Wetter than Wet
By Guy Quittenton
This week was all about challenging our perceptions and introducing us to new environment. Half of us would be going to a nearby game farm, whilst the other half were going mining.
Overall it would be fair to say that our group drew the short straw! Having heightened morale in the Overlander with some top quality re-mixed tunes (the titles of which I have censored-ed), we arrived at the farm in good spirits…… in the pouring rain! Rain, if you haven’t already gathered, will be a recurring theme.
Nonetheless we pushed on, set up camp next to a serene dam and Ben Du Toit was quickly in his element, casting his rod and pulling out barble. Mr H (aka The Rig), had to hide his envy due to his earlier blasé statements claiming he could teach us all to catch. He didn’t catch anything!
On the Monday we got a taste of what it is like maintaining a farm as we learnt to take down fences and lay pipelines. I am sure most were aghast to see a Pommie (myself) and a Boer (Albert) hand in hand working on the pipeline. That night with Chum, our super-chef, dishing up another stellar plate of food we went to bed warm, cosy and comfortable.
Unfortunately a weather front was on its way. Mr Randle assured us that his weather report had forecast 1mm of rain overnight. That fact that he quickly jumped into his car and wheel spun out of there, suggests he really knew what was coming! What happened next reminds me of the scene in Forest Gump where he describes light rain, heavy rain, sideways rain and even rain coming from underneath. At around 4am almost all of the guys could be fund huddling under the small thatched Lapa, avoiding the rain. In addition, when Mr H appeared for PT we all begged him to do a core session inside rather than the planned run…. THAT was how wet it was! After PT we trudged in further rain up to the main farm house. On arrival we were told that a nearby, upstream dam had burst and was flooding downstream. We ran back to our camp, and what we saw was comical, but at the time very worrying. The dam had burst its banks and the grass we had camped on was submerged. Panic ensued of course! In we rushed knee deep and wet to the bone, desperately trying to save the most valuable things first. Somehow that meant most of the food was rescued urgently….. typical boys! The owners of the farm sent reinforcements as we hauled everything from the Lapa, fridge and all. 1mm he said….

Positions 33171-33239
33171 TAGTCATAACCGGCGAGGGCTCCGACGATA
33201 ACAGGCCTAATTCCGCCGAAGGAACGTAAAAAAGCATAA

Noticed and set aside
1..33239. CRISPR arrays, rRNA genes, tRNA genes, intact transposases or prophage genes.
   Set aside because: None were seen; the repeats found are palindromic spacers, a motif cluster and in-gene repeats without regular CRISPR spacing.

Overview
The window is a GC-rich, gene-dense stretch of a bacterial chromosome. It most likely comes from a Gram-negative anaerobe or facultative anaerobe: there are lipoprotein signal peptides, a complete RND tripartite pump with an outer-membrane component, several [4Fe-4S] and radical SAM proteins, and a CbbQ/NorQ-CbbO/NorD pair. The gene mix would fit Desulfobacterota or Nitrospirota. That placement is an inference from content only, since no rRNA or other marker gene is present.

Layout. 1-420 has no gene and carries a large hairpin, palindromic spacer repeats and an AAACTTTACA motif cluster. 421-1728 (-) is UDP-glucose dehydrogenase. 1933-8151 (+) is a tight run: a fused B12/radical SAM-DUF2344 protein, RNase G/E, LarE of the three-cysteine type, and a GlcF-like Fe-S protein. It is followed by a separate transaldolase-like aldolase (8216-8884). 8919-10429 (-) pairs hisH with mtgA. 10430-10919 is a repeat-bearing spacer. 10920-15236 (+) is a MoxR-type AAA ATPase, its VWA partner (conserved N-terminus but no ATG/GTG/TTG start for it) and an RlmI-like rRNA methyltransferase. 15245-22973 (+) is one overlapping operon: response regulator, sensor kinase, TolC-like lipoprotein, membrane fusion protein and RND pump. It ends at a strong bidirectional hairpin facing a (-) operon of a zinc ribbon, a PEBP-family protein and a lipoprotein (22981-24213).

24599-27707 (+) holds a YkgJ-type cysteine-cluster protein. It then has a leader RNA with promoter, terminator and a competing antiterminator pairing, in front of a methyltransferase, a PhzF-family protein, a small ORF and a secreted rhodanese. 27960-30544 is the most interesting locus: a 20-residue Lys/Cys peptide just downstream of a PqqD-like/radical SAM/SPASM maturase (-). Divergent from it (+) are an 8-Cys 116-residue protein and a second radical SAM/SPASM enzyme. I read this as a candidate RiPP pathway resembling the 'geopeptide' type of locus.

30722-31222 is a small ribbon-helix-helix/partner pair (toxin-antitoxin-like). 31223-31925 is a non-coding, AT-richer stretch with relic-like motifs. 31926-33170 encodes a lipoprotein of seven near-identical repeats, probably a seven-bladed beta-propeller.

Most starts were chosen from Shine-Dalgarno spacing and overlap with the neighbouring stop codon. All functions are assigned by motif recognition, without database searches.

After the ordeal was over, we were happy with the prospect of spending the night in the butchery locker. However, the smell penetrated the nostrils, with Nick ‘Yoda’ Snell looking the most pained, as usual! Thankfully we were saved by the sweetest and kindest farm owners, Mr and Mrs Nicolle, who gave us tea toast and TV and the boys quickly began to regain some colour. Their generosity was even greater when they told us we could sleep in their house. I managed to bag the only double bed, which felt heavenly! What made their hospitality so special was that their farm had been reduced from 45, 000 hectares to 5,000 due to the land redistribution programme.
After writing a Thank You note, we left the farm and met up with the other group. Turns out that they did little mining with most of the levels having been flooded. We carried on back to Quest and they continued on the farm.
I was told that this week would place us in a new environment. Being English, being wetter than wet was not really a change, but the challenges that faced us during the deluge was an experience nonetheless!